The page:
Boniface VIII, né Benedict Gaetano (ca.1235 - October 11, 1303) was Pope of the Roman Catholic Church from 1294 to 1303. Boniface's given name was either Benedict Cajetan or Benedetto Gaetano. He was elected in 1294 after Celestine V was persuaded to resign. In 1300 Boniface instituted the jubilees, which afterwards became a source of both profit and scandal to the church.
Boniface VIII put forward some of the strongest claims to temporal as well as spiritual supremacy of any Pope and meddled incessantly in foreign affairs. In his Bull of 1302, Unam Sanctam Boniface VIII proclaimed that it "is necessary for salvation that every living creature be under submission to the Roman pontiff", pushing Papal Supremacy to its historical extreme. These views and his intervention in 'temporal' affairs led to many bitter quarrels with the emperor Albert I of Habsburg, the powerful family of the Colonnas and with Philip the Fair of France.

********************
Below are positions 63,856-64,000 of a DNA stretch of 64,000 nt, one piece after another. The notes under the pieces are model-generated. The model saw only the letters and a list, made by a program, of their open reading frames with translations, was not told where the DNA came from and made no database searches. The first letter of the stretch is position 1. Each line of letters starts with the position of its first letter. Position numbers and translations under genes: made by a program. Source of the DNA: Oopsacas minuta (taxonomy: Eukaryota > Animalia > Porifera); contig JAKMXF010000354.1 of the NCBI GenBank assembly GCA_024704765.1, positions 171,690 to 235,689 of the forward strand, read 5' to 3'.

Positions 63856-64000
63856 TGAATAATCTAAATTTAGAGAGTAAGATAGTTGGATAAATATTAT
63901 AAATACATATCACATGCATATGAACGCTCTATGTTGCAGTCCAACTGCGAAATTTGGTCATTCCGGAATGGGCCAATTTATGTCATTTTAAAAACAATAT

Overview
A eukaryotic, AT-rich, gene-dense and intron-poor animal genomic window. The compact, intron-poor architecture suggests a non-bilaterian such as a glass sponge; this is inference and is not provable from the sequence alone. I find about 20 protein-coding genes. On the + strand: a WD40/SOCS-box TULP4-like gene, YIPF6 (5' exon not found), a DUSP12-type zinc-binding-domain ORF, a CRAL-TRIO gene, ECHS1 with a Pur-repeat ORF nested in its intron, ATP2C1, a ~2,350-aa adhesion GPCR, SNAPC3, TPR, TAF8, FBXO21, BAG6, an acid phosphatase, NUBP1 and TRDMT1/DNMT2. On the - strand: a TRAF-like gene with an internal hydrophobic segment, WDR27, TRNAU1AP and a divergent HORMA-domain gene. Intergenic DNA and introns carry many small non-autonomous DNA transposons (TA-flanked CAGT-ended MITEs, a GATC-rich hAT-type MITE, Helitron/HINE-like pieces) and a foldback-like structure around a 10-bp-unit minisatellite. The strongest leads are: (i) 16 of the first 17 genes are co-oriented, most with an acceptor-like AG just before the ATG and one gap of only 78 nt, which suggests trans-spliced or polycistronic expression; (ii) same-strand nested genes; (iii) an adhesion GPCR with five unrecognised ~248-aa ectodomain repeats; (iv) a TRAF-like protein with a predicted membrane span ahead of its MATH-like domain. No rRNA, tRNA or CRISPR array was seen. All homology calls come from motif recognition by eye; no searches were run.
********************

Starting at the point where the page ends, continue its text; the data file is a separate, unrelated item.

Boniface VIII's quarrel with Philip the Fair became so resentful that he excommunicated him in 1303. However, before the Pope could lay France under an interdict, Boniface VIII was seized at Anagni by a party of horsemen under Guillaume de Nogaret, an agent of Philip and Sciarra Colonna. Although he was released from capitivity after three days, he died of shock a month later, on October 11, 1303. No subsequent popes were to repeat Boniface VIII's claims.
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